(prevlensize) = 5;                                                     \
    }                                                                          \
} while(0);

prevlen: the length of the previous node.
prevlensize: how much memory is used to save prevlen (1 / 5)

/* Return the length of the previous element, and the number of bytes that
 * are used in order to encode the previous element length.
 * 'ptr' must point to the prevlen prefix of an entry (that encodes the
 * length of the previous entry in order to navigate the elements backward).
 * The length of the previous entry is stored in 'prevlen', the number of
 * bytes needed to encode the previous entry length are stored in
 * 'prevlensize'. */
#define ZIP_DECODE_PREVLEN(ptr, prevlensize, prevlen) do {                     \
    ZIP_DECODE_PREVLENSIZE(ptr, prevlensize);                                  \
    if ((prevlensize) == 1) {                                                  \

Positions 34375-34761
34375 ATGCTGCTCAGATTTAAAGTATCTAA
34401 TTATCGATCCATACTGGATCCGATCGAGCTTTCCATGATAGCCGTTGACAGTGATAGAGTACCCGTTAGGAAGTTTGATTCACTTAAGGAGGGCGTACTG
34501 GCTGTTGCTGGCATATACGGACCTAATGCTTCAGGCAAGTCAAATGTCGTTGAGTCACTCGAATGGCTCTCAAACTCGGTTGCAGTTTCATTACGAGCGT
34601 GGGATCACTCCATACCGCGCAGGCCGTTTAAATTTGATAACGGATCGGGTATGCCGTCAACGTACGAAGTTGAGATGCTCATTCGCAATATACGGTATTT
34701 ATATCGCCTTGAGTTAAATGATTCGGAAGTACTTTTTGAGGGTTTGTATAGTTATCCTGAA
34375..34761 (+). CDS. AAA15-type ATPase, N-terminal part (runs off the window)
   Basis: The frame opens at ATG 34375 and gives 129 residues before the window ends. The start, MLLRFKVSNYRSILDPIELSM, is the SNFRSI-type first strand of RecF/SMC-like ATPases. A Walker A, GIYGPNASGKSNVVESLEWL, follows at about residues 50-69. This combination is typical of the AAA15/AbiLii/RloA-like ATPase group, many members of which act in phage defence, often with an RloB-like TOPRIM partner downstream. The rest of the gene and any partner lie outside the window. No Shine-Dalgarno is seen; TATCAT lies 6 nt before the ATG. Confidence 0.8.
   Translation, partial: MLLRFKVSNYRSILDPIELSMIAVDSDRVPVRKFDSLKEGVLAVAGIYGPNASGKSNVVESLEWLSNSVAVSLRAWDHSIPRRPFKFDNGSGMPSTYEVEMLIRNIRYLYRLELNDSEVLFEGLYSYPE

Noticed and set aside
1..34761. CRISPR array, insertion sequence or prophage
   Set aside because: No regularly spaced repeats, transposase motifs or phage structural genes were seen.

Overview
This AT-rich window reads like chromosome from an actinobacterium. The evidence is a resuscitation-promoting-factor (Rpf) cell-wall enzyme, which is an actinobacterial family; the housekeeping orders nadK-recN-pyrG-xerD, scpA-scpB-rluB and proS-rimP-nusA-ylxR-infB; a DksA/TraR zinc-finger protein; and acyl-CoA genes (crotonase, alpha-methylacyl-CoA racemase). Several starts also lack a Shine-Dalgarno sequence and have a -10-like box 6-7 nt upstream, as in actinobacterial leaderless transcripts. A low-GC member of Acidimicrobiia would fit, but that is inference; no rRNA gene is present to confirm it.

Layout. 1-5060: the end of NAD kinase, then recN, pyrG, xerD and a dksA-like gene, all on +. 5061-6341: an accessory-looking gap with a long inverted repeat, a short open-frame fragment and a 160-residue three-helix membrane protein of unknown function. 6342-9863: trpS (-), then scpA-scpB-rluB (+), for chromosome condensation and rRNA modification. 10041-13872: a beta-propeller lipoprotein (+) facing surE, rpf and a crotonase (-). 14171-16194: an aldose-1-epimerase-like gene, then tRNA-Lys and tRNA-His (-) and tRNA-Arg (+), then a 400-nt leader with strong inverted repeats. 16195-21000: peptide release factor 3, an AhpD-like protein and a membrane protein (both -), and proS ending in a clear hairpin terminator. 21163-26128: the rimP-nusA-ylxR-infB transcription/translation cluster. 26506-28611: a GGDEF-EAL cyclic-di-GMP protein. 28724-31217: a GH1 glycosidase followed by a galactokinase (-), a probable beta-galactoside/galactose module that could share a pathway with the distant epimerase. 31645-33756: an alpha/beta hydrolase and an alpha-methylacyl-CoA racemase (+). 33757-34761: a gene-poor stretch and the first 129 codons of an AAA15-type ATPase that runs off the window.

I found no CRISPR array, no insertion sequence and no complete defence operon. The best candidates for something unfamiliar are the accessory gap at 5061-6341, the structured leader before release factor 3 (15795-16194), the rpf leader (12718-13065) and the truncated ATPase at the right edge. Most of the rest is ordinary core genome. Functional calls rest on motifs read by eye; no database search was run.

(prevlen) = (ptr)[0];                                                  \
    } else if ((prevlensize) == 5) {                                           \
        assert(sizeof((prevlen)) == 4);                                    \
        memcpy(&(prevlen), ((char*)(ptr)) + 1, 4);                             \
        memrev32ifbe(&prevlen);                                                \
    }                                                                          \
} while(0);


There are two types of encoding: string / integer

The encoding field of the entry depends on the content of the entry. When the entry is a string, the first 2 bits of the encoding first byte will hold the type of encoding used to store the length of the string, followed by the actual length of the string. When the entry is an integer the first 2 bits are both set to 1. The following 2 bits are used to specify what kind of integer will be stored after this header. An overview of the different types and encodings is as follows. The first byte is always enough to determine the kind of entry.

Character string